I have no clue how old I was when I met Nancy, but once I did, I longed for a twin sweater set, a pencil skirt, a flashlight, a mystery to solve, and a Ned. Probably a ten-year-old Ned. Not an adult Ned. I wasn’t ready for that. Most of all, I longed for the next book and the next and the next.
That’s where it began, somewhere between the “bright blue roadster, low-swung and smart” and “the young sleuth” disappearing into holes and closets and unraveling mysteries. I devoured new words and worlds. Anne, Peter, Pippi, Heidi, Meg and Mrs Whatsit, Colin and Mary at Misselthwaite Manor, and more! I fell in love with reading, words, and writing.
But it really started with Nancy, and so I thought it would delightful to reflect on Nancy’s character and sleuthing tools and how they might inspire the writerly me today.
1. Flashlight. Essential for spying in dark attics or deep forests. Also necessary for revealing characters, motivation, conflict. A flashlight creates some bright light but what’s really interesting is everything else is in darkness. Shadows. Oblique, filtered, and indirect light. Ah, then I might have a scene worth keeping.
2. Winding road. I’m pretty much a pantster. My stories wander a bit, and along the way, I pick up hitch-hiking characters. Just like Nancy. I don’t think she picked up a hitch-hiker, but she always drove on winding roads. There was always a surprise at the end of the winding road. A clue. More mystery. Good stuff was around the corner.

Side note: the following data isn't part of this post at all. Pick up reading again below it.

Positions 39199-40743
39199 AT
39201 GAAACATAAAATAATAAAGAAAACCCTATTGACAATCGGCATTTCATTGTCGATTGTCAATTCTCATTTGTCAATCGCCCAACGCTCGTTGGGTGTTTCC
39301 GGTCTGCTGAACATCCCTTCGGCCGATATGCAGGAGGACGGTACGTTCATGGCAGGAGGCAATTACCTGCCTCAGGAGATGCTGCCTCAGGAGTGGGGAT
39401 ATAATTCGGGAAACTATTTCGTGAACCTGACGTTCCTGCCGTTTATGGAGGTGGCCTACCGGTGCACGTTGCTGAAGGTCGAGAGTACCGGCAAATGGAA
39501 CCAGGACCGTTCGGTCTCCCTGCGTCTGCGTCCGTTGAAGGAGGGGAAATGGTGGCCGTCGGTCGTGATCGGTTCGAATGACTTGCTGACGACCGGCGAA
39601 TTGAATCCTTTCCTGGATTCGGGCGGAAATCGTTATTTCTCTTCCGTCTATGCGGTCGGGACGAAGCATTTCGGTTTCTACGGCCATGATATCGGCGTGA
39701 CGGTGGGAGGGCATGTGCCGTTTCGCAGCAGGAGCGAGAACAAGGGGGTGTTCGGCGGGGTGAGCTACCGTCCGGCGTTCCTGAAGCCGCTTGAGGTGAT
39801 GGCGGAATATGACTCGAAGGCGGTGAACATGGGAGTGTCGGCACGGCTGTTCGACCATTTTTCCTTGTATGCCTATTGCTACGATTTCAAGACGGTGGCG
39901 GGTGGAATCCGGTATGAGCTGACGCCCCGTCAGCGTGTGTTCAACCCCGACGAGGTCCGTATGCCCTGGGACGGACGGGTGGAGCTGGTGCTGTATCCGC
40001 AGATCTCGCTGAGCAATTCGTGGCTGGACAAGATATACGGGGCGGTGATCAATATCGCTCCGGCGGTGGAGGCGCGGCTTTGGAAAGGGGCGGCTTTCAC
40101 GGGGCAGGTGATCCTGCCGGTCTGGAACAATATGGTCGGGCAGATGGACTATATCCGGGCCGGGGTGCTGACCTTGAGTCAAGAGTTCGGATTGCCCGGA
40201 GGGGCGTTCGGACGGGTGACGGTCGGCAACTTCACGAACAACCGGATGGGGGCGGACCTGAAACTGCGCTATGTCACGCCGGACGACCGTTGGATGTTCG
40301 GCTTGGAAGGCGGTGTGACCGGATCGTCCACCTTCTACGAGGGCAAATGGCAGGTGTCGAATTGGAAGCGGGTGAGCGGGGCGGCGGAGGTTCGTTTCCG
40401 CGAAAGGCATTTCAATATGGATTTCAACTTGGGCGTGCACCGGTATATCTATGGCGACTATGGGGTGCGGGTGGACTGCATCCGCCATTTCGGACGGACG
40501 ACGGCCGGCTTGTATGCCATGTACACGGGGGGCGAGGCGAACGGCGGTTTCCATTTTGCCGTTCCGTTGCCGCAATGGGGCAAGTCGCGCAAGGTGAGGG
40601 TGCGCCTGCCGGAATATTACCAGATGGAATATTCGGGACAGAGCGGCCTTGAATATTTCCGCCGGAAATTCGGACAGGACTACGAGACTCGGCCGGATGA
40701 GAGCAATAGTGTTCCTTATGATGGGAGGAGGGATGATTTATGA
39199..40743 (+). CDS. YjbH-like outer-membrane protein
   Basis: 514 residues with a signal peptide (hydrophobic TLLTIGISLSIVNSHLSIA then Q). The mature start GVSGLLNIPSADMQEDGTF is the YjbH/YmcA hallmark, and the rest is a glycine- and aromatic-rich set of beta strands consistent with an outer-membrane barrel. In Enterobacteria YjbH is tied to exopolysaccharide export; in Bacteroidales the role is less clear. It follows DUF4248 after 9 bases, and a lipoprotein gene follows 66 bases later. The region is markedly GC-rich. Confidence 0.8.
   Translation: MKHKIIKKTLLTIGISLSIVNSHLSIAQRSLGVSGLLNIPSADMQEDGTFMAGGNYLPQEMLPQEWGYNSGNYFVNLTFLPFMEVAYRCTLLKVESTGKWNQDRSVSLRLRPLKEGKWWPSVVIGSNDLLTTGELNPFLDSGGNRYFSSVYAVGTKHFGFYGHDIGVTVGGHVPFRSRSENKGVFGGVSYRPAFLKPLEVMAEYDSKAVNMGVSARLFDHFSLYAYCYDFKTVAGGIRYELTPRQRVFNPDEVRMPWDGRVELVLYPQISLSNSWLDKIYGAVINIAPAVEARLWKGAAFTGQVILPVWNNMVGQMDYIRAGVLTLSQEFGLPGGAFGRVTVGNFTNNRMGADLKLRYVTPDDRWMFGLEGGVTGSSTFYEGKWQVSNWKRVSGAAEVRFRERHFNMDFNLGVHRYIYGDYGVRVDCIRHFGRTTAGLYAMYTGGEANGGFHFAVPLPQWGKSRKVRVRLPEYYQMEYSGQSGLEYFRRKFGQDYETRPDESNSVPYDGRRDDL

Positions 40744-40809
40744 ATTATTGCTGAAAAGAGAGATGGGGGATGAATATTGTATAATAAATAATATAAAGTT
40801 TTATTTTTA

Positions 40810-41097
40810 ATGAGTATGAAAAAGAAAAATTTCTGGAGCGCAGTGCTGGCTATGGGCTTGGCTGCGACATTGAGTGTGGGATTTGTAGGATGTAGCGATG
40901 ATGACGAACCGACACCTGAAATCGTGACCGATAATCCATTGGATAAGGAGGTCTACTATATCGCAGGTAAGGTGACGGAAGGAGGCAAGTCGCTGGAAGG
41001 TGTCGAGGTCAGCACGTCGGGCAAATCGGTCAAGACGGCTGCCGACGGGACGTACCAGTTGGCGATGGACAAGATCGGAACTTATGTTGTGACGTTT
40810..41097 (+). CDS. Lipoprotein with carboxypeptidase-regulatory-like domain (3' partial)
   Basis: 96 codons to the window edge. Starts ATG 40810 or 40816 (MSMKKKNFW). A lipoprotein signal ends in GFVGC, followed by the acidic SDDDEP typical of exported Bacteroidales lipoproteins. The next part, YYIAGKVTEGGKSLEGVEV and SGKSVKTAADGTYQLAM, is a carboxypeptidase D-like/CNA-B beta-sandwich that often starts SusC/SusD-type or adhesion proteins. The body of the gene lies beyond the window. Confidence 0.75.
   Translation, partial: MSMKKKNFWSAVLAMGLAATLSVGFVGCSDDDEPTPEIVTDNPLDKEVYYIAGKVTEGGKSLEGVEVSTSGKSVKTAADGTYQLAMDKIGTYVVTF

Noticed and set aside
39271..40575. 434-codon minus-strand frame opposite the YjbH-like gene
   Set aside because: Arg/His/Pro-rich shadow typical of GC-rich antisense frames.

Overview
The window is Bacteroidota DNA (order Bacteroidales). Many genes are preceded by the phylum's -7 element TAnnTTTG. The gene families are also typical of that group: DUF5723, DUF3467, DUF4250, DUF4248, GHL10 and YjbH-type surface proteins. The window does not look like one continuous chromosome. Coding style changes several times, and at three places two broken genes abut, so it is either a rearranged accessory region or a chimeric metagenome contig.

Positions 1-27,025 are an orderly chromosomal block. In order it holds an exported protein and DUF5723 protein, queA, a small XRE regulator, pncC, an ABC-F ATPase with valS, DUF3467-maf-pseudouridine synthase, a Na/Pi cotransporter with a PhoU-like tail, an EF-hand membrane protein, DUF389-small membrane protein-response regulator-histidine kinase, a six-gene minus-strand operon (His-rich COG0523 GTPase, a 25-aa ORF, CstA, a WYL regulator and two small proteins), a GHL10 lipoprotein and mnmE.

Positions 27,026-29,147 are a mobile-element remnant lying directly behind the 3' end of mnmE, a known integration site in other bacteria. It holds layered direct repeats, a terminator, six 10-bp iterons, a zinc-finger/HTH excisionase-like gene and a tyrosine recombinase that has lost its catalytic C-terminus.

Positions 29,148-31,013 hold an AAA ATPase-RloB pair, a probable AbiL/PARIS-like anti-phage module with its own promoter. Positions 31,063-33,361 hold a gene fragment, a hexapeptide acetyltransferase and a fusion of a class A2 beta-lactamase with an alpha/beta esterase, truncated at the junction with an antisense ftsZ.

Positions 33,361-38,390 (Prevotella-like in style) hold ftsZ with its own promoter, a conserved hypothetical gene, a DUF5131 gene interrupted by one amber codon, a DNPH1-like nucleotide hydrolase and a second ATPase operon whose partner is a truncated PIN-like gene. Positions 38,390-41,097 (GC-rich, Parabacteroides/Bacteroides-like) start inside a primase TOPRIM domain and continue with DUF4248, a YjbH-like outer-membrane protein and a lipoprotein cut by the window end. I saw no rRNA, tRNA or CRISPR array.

3. Flaws. Nancy was pretty much always perfectly poised and prepared. She scampered up narrow staircases in tight pencil skirts. But her mother died when she was young. I always wondered if she missed her mother. Her lawyer father was quite possibly as stellar as Atticus Finch. I’m not really sure. Maybe not. But creating make-believe characters with real-life flaws like failing grades, hangnails, and sweaty armpits is a good thing.
4. Magnifying glass. The iconic image of Nancy is a silhouette of her holding a magnifying glass. Never mind the tiny waist and high heels. The magnifying glass is key for us writers. Every so often, I zoom in on a character trait, a quirk, a dinner plate that’s chipped. Details.
5. Sidekicks. George and Bess. They were often with Nancy on her sleuthing escapades. When I’m stuck, I need to remember this. Don’t let my protagonist go it alone. She needs a sidekick, a somebody who lightens the mood, offers a contrast, provides a laugh, or moves the story forward with her own crazy drama.
6. Spunk. Yeah, the best for last. Nancy was persistent, courageous, and determined to solve her mysteries. Likewise, I could do with that spunky spirit to keep my butt in a chair.
Thanks, Nancy, for your inspiration.
It was an honor for me to write this post for the Breathe Christian Writers Conference blog. Their awesome conference always motivates me to seek a healthy writing balance between pushing and resting. If you love to write, consider this conference next fall!